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Santa brought me my first harmonica....Now What?

Discussion in 'The Okie Corral' started by pellertpale, Jan 4, 2005.

  1. pellertpale

    pellertpale ReMember

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    I have a blues book by Mel Bay, and a Marine Band harmonica in C. Any tips? The book said the ten holes are just C,E,G over and over if you blow, but if you draw they change. I have musical theory experience from guitar playing so I get the C,E,G part, but I still have no idea how to play it.
     
  2. Bullwinkle J Moose

    Bullwinkle J Moose Quick! Duck!

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    Suck in and blow out air with your lips over the holes and move the harp from side to side. Learn where the notes are and play songs. That's about it.
     

  3. California Jack

    California Jack Millennium Member

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    First realize that most blues is played "cross harp". That means you would use your harp to play blues in the key of g. Learn to bend notes. On the low end you will be sucking in mostly,on the top blowing out mostly.

    Next, buy and listen to a bunch of Sonny Boy Williamson II and Little Walter cds.
     
  4. pellertpale

    pellertpale ReMember

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    Should I use my tongue to block the holes or my lips or both.
     
  5. Bullwinkle J Moose

    Bullwinkle J Moose Quick! Duck!

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    You can use your tongue if it works for you, but you might ought to try just using the lips until you get the layout of the notes down. In other words keep it simple until you get to a plateau (or a rut), then you might try exploring new territory. It's not too hard hitting a single note or a chord using the lips alone. An old hippie harp player I knew in the 60's always emphasized breathing from the diaphragm [sp?] while playing.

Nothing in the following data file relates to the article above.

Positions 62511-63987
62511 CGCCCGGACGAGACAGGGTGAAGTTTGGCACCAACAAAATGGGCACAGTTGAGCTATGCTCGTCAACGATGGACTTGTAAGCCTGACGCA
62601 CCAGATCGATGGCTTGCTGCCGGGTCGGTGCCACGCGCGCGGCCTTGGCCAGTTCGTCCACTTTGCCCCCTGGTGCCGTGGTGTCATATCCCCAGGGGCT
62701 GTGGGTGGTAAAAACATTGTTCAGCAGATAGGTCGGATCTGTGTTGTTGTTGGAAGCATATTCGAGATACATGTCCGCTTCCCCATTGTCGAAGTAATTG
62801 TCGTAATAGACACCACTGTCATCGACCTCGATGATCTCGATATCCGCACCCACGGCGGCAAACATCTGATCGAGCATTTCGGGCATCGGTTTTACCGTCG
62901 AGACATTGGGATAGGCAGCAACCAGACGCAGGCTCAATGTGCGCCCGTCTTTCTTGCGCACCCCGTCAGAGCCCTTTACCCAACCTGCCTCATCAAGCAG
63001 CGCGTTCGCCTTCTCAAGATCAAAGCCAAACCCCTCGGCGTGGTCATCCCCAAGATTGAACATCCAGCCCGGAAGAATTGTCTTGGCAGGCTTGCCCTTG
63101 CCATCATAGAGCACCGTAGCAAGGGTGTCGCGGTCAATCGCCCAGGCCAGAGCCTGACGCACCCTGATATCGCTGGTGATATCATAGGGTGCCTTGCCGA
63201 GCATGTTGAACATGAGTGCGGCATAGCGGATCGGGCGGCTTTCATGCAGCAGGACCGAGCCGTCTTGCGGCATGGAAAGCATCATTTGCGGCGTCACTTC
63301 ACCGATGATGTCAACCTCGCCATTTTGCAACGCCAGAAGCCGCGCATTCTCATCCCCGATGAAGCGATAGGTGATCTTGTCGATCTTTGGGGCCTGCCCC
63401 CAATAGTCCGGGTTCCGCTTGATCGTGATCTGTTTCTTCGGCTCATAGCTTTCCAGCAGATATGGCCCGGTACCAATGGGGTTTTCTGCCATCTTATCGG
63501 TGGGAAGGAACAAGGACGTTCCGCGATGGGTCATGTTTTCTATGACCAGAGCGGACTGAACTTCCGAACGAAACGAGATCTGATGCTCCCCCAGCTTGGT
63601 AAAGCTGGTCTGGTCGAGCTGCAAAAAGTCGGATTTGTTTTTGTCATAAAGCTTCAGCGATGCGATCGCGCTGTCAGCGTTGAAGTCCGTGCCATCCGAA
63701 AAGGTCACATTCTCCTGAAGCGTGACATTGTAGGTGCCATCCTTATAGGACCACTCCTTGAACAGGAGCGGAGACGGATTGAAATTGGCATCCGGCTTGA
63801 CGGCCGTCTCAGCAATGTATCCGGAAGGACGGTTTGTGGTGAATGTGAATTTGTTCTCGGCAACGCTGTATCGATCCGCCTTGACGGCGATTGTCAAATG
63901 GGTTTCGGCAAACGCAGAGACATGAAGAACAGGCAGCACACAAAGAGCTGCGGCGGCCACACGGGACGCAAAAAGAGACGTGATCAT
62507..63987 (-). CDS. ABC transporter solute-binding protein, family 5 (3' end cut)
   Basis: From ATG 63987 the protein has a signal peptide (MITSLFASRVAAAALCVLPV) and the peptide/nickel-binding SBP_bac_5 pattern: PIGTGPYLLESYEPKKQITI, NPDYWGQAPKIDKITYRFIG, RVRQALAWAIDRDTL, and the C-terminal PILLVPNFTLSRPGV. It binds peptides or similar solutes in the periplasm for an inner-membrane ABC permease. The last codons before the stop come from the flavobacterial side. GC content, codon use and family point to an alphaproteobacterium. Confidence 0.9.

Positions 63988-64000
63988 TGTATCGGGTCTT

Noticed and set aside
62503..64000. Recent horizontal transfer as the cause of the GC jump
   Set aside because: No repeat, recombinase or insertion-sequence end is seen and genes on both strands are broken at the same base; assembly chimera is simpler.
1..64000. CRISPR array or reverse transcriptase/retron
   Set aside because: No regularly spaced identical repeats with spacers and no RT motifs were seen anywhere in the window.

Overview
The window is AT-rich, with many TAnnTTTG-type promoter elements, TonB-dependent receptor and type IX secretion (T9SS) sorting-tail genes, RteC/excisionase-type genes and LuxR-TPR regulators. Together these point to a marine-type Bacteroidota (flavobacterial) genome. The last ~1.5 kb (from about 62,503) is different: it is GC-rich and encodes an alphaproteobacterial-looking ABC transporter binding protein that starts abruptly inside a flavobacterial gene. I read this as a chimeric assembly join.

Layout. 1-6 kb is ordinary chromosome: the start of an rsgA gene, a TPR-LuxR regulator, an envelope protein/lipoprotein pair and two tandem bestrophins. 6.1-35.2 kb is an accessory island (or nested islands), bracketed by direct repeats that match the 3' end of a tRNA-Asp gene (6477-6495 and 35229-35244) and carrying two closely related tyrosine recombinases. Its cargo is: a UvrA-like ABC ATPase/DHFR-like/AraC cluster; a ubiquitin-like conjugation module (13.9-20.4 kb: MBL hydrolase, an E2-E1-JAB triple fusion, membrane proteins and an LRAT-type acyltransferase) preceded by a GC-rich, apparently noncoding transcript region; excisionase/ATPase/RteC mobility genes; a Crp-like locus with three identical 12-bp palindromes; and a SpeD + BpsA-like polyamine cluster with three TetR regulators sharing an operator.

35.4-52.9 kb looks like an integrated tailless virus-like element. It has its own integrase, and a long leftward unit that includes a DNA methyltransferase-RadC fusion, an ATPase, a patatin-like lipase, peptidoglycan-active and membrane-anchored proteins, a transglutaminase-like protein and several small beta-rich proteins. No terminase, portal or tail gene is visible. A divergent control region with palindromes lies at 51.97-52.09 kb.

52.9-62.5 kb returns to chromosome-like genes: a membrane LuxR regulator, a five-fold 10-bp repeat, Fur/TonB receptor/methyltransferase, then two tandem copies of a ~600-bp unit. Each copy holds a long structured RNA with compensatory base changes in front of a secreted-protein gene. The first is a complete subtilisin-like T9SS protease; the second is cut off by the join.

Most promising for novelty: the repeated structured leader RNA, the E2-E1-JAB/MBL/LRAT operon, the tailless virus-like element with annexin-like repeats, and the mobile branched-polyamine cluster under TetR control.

6. California Jack

    California Jack Millennium Member

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    If you want to play blues than use your lips. Don't know if it is possible to bend notes when using tongue. Besides, certain licks (good pu huh?) require the use of the tongue. Listen to Howllin Wolfs Memphis recordings to hear what I'm talking about.

    Blocking holes wioth the tongue is onlly good if you want to play songs like Camptown Ladies or Silent Night.
     
  7. Biker13

    Biker13

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    Soaking your harp in water for a while before you play makes the notes much easier to bend. Also, check out some John Mayall. "Room To Move" in particular. And most of all, have fun!
    Biker13;c
     
  8. California Jack

    California Jack Millennium Member

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    I've always believed the water soaking deal to be a wives tale. It somehow doesn't make sense to me. After all, the reeds are made of metal.

    Jack
     
  9. nickg

    nickg

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    here's a good harmonica story.

    a friend of mine was in the boy scouts and they were doing a camp out. one of the instructors had a harmonica. my friend asked if he could borrow it to play for a while and the instructor gave it to him.

    during the day they were out on a hike and my friend had to take a dump real bad so he ducked behind some bushes and did his business. on the way back from the hike he reached in his back pocket for the harmonica and noticed it was gone. so he back tracked looking for it and DAMN if it wasn't just sitting there sticking up in the, uhh, turd pile.